Thanks to the Americans with Disabilities act – which turns 25 next year – and a demanding and aging baby boom generation, the nation has fewer limits for those with physical impairments.
Embedded with US Marines in the battle for Fallujah in 2004, Monitor staff writer Scott Peterson tracks down the ‘Death Dealers’ of Charlie Company on the 10th anniversary of that pivot point in the Iraq War. They are winning the after-war back home in the US, one battle at a time.
Part 4 of 4: Jason Grumet of the Bipartisan Policy Center suggests cutting down on the time spent fundraising, doing away with the 'toothpick rule,' and revamping the primary system.
Part 3 of 4: Congressional expert Sarah Binder believes lawmakers need to move power from party leaders back to committee chairs and curb leaks to the media.
Part 2 of 4: Dennis Hastert wants to bring back backroom deals and loosen restrictions on travel and who lawmakers can meet with.
Part 1 of 4: Tom Daschle and Trent Lott urge lawmakers to spend more time in Washington, build relationships across the aisle, and retool the committee process.
As Israelis grow skeptical about achieving peace, they have walled themselves off from their Arab neighbors.
A pro football player uses a switch on his child, and an American cultural divide between races, regions, and religions is exposed.
A decades-long quest to save the north Atlantic right whale is helping revive a species that is a bellwether of the health of the oceans.
Why TV's plunge into backwoods family, danger, and colloquial wisdom transfixes America (and the world). Do the shows depict caricatures or gritty authenticity?
A writer from liberal Massachusetts goes to Texas to deal with a family oil well. What he learned about fracking, salt domes, and America's energy future.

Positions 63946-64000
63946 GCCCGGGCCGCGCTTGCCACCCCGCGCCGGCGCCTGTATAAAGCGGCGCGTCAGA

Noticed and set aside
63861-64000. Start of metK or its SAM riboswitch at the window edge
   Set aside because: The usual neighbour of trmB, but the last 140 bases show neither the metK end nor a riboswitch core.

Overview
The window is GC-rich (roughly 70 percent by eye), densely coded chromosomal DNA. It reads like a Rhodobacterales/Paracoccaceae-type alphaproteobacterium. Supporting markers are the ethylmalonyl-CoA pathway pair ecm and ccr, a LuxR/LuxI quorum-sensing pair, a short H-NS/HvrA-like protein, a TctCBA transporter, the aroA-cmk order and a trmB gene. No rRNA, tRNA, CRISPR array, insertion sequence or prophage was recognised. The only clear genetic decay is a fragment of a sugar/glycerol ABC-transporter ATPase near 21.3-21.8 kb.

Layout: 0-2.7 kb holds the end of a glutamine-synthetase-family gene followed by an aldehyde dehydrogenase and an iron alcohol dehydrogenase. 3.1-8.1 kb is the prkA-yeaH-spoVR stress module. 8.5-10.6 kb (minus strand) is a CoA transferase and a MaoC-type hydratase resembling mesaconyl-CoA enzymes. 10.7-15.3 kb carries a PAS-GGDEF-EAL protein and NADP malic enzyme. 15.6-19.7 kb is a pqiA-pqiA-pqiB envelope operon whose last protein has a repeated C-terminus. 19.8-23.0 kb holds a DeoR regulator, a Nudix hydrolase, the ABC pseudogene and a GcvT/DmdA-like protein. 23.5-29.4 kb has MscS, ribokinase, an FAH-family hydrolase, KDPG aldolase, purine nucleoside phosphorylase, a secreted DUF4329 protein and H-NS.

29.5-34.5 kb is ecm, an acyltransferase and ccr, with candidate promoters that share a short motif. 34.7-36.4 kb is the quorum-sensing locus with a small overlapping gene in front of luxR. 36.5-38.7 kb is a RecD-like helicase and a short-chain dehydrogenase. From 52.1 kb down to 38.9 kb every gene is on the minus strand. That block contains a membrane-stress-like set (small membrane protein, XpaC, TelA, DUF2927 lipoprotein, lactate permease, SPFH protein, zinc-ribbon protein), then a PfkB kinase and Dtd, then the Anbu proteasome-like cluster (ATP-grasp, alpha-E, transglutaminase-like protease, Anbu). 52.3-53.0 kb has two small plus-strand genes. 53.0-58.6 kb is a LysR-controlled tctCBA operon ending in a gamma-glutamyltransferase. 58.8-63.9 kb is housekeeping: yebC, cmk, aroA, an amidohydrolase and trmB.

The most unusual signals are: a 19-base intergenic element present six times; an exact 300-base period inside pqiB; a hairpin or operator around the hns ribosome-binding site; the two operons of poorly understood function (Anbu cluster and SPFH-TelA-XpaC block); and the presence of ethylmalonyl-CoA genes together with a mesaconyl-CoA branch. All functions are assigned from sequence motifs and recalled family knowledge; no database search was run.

UN climate change chief Christiana Figueres is a long distance runner and constant traveler who calls wherever she is "home." Here is a thumbnail profile.
How UN climate change chief Christiana Figueres became a fierce crusader to lower Earth's thermostat. A visceral connection to the planet – from the now-extinct golden toads of her childhood in the Costa Rican jungle to shrinking glaciers – moves her to tears.
Scotland's vote on independence, and a later referendum on Britain's membership in the EU, spur questions about the country's role in the world.
America's elite and invisible smoke jumpers parachute in at the first coil of smoke. Meet a man with 700 jumps.
Robert Brack's crowded docket in a New Mexico federal courtroom shows the effects of a tougher US immigration policy.
The standardized state of US schools today grew from the Reagan blueprint, ‘A Nation at Risk.’ Why that legacy matters now.
One of Wall Street's longest booms in 85 years may be nearing its end. Why it has boosted the rich far more than the rest of America.
With the removal of many dams, conservationists are seeing the return of the natural bounty that fed Native Americans and astonished European settlers.
At least 2,000 have left to join rebel groups in Syria, dividing families from Berlin to London and creating a new security threat for the West.
In besieged Chicago, how police are tapping Big Data to try to curb gang violence.
The ‘maker movement’ is heralded as a new industrial revolution – combining the spirit of the old shop class with modern tech in community 'Do It Yourself' spaces.
President Obama, guarded on racial issues in his first term, is now speaking out more forcefully. But for the first black president – and the nation – there’s still no more difficult subject.
A new leader promises a new direction for a tech-savvy nation that has been left far behind by its economically powerful neighbor, China. Can he do it?
While scandal engulfs the V.A., soldiers are supporting other soldiers as they cope with the invisible scars of combat. It may be their most important mission yet.